I’ve been thinking of you plenty. Can’t wait for the new book!

    Have Julie hug you for me. Then you hug Julie for me.

    Your buddy,

    Todd

    • Ahhh my bro/friend. Cold cocking for good is fine by me. But I honor
      your Mennonite heart. Maybe warm-hearted cocking. : )

      I’m convinced too that it’s an evil. I wonder when psychological damage
      will get more recognized as violence. I see it often, and often it’s disguised
      as rigor or demand or tough-mindedness. Or some other euphemism for what it is.

      I am ever grateful for you. Hug Shelly and those lugs, those sons.

      XXX

  5. OMG….dear Jack. Thank you, thank you for this gift of love, pain, wisdom and warning. Have sent it to Dave & Jim…..grateful for your always meaningful part in their lives.

    No one has summed up Trump this powerfully (imho).

    Del (who is sitting here in bed with ☕️) sends his grateful thumbs up to you.

    We love you & Julie!! ❤️❤️😘 Sally Sent from my iPhone

    >

    • Okay, you two: LISTEN UP! It was you two who came to the ward, you
      two who never turned away, you two who walked with me back to me.

      We miss you.
      XXX

    • Lou, it’s good to stop the day. Every one of your photographs does
      that and more–each one keeps the day stopped and always with us.
      Thank YOU!
      XXX

  6. Three years after my divorce, I still have compelling urges to try to talk sense with my gaslighting ex-husband. It can seem as if my very soul depends on establishing equilibrium with him. After thirty-six maddening years of wanting an egalitarian marriage, when these residual longings occur, I have to force myself not to repeat useless patterns. Coincidentally, he looks, sounds, and acts like 45. My tears over reading your offering, Jack, have to do grief over the fact that I’m still too shell-shocked from my own life’s circumstances to publicly oppose our nation’s. Thank you for making this part of your work.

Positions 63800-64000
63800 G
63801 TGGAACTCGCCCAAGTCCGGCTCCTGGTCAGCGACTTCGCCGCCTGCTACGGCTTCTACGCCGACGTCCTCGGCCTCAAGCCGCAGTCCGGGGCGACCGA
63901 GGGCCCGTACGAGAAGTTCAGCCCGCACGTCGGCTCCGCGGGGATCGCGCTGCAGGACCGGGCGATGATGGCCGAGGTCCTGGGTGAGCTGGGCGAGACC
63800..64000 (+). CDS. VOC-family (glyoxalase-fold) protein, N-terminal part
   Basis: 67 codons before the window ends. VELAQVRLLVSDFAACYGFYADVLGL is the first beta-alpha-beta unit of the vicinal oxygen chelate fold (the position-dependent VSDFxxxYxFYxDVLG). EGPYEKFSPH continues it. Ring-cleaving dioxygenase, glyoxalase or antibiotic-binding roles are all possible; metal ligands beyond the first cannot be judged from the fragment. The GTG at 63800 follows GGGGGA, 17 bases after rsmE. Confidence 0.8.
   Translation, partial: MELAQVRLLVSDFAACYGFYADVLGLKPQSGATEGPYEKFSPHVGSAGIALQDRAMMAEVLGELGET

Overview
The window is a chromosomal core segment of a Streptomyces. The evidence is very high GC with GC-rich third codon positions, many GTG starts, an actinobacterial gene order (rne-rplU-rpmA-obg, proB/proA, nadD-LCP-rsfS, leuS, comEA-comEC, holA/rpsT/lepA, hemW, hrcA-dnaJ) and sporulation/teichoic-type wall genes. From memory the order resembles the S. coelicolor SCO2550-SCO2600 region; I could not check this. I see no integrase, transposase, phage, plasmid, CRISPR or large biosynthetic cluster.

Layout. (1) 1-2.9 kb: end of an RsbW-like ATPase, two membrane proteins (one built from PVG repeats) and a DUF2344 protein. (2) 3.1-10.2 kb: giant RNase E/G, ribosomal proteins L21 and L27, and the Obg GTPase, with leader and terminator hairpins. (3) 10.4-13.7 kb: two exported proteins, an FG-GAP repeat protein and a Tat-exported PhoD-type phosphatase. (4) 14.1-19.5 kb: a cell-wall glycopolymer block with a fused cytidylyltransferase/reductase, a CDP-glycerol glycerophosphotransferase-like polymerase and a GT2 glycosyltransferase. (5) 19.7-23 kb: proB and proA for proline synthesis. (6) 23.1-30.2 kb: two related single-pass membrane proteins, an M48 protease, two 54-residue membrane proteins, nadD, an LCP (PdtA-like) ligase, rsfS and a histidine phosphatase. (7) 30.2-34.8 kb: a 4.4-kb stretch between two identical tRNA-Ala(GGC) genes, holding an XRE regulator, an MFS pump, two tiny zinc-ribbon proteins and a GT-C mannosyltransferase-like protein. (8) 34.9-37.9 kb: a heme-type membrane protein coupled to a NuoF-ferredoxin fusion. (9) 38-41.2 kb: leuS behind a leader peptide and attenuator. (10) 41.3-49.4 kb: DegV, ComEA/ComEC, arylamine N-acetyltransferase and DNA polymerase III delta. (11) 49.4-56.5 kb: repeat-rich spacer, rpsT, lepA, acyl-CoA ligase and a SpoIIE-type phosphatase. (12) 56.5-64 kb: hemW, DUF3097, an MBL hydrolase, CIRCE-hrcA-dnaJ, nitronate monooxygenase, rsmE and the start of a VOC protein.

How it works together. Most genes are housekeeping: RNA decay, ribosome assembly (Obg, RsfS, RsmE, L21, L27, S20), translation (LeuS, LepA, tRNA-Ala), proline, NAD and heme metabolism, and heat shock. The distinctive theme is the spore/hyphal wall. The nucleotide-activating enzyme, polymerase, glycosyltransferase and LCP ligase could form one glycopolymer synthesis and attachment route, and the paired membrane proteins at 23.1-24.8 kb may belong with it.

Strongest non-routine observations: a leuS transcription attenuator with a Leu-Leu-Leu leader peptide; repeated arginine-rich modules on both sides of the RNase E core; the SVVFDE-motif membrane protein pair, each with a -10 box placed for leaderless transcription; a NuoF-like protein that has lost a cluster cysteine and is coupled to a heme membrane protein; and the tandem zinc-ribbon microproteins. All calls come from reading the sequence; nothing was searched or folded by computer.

• Sandie,
      Ugh. Yes. Oh my yes. I am so so sorry. One close to us had this kind of marriage. She has recovered,
      but it was so painful to see her lose herself and then walk with her as she came back
      to being who she was. It’s a mugging, a robbery of the cruelest kind to steal another
      and the other’s world. And if I may impose: the US doesn’t need ya. There are plenty
      out there dealing with him. Attending to him is a destructive distraction from attending
      to what deserves our care. Same with your ex.
      On we go, must go, will go.
      XXX
      XXX

  7. Jack, I now read your poems of sleeping dogs and morning coffee and the beauty of evening stars with another layer of appreciation for the peace they inspire. Delicate fruit, they are, of a deep resilience and a deeper Mercy.

    • How lovely, Gayle. So true. When one comes out with Lazarus there is a world one
      can not savor enough, that never grows tedious, that is ever present. Deep Mercy
      Amen.
      Shalom
      and
      XXX
      Jack

  8. Hi Jack,

    I am writing to let you know about how your essay helped me this morning. I woke up early and sat in bed and looked at my mail, via my phone. I read your blog and found it very compelling and healing. I could say that my doctor might prescribe me to read your words “as needed”, or “before breakfast”. What a curious way to start the day. I made my way to the kitchen to enjoy some tea and breakfast and wrote in my journal. “Dear Jack,” I wrote that I need to share with you what was in my heart. “You are love: as a teacher and a kindred spirit. Thank you for your generosity and vulnerability and for your rare gift of seeing the world.” Warmly, Susan Your words stayed with me all morning, as you are a true artist with a keen eye to know what is real. I especially was caught with your line about the 1% ers never pulling a weed from their multiple gardens. Wow. If you recall, we met at the Lost Lake Writer’s Retreat this past fall, where I read about my son and our struggles. I valued your warmth and support ,and your remarkable gifts. You are a treasure. You are the opposite of “gaslighting. You are alive!”